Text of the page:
Excellent use of real data and correlation, but I am often left with two key questions after discussions of these unsettling macro economic trends and their impact on the emotional state of western societies:
- The data, trends and correlations about income distribution and the feeling of malaise are undeniable. But I wonder which historical period is the outlier / outside the norm. The golden teen years of the baby boomers where massive infrastructure, cold war military industrial complex and mass consumerism spread the wealth to our middle , or our more distant past (and to current extent recent present) where capital is controlled on a global extent by ‘the elite’ whom the masses essentially serve as serfs. Hidden question within this one: in the boom years of the cold war when the modern middle class was born, was the growth in the western ideal social contract (‘the American Dream’) built under a phony economic pretense, e.g. a political ponzi scheme to keep the masses content?
- Not a Dem myself, but much more closely aligned with Mrs. Clinton’s policy approach than Mr. Trump (college educated, so correlation holds), I wonder why all of the philosophical and academic responses to the current economic / social strains we feel must always be regulation and redistribution of capital by these same elites that sold us the phony pretense to begin with? Why are there no other solutions than price controls and taxation dictated by our betters? If higher education is free will it have any real value in the end? If wages are artificially inflated, will we all be replaced with robots and algorithms? Can there be no spiritual, philosophical, market based, individualistic solution to this malaise? Or must we just submit to the will of the state and the whims of the elite?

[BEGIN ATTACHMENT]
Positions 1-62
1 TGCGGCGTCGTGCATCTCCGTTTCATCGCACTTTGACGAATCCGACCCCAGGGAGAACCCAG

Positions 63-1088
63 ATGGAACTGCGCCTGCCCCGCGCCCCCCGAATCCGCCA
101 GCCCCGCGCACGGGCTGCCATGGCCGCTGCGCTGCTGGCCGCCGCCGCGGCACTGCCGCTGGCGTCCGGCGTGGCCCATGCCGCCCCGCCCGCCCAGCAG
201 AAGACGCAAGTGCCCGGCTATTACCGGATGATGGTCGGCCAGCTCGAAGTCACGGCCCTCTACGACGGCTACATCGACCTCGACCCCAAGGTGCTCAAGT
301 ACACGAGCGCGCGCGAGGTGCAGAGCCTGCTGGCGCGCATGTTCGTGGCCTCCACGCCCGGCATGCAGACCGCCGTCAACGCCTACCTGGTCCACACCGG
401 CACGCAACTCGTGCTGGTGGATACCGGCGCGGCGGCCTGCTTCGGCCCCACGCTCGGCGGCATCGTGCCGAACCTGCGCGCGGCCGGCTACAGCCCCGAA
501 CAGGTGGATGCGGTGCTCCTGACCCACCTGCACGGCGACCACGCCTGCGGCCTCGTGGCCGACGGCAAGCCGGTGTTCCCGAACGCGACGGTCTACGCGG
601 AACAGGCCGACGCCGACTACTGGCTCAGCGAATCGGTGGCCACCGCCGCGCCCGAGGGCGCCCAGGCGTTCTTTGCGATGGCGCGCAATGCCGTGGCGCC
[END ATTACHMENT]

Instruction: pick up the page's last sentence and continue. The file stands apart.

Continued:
Despite all of our challenges (racial, ethnic, religious, etc…) you have to take some hope from the fact that, at least at the highest ranks of our elite, there has never been as much growth and redistribution of power / wealth across the world to previously underrepresented geographies, genders, nations, etc… (e.g. see the data above re: the rise of Asia’s middle class). Too bad we can’t just feel satisfied in keeping up with the neighbors.